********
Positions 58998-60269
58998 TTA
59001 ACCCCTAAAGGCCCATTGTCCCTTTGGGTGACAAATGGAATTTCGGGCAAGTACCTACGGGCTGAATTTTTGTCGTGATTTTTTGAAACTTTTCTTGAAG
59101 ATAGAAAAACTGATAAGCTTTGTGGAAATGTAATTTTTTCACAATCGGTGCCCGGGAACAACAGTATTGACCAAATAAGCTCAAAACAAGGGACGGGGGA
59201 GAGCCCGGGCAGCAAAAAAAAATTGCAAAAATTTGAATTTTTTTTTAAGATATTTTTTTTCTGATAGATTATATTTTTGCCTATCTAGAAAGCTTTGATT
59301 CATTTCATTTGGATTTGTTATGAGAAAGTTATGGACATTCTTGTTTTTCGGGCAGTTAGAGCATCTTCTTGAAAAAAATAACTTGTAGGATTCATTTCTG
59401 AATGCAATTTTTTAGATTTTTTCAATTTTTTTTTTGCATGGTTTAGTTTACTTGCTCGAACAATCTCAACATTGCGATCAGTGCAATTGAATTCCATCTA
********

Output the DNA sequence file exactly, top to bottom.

Positions 58998-60269
58998 TTA
59001 ACCCCTAAAGGCCCATTGTCCCTTTGGGTGACAAATGGAATTTCGGGCAAGTACCTACGGGCTGAATTTTTGTCGTGATTTTTTGAAACTTTTCTTGAAG
59101 ATAGAAAAACTGATAAGCTTTGTGGAAATGTAATTTTTTCACAATCGGTGCCCGGGAACAACAGTATTGACCAAATAAGCTCAAAACAAGGGACGGGGGA
59201 GAGCCCGGGCAGCAAAAAAAAATTGCAAAAATTTGAATTTTTTTTTAAGATATTTTTTTTCTGATAGATTATATTTTTGCCTATCTAGAAAGCTTTGATT
59301 CATTTCATTTGGATTTGTTATGAGAAAGTTATGGACATTCTTGTTTTTCGGGCAGTTAGAGCATCTTCTTGAAAAAAATAACTTGTAGGATTCATTTCTG
59401 AATGCAATTTTTTAGATTTTTTCAATTTTTTTTTTGCATGGTTTAGTTTACTTGCTCGAACAATCTCAACATTGCGATCAGTGCAATTGAATTCCATCTA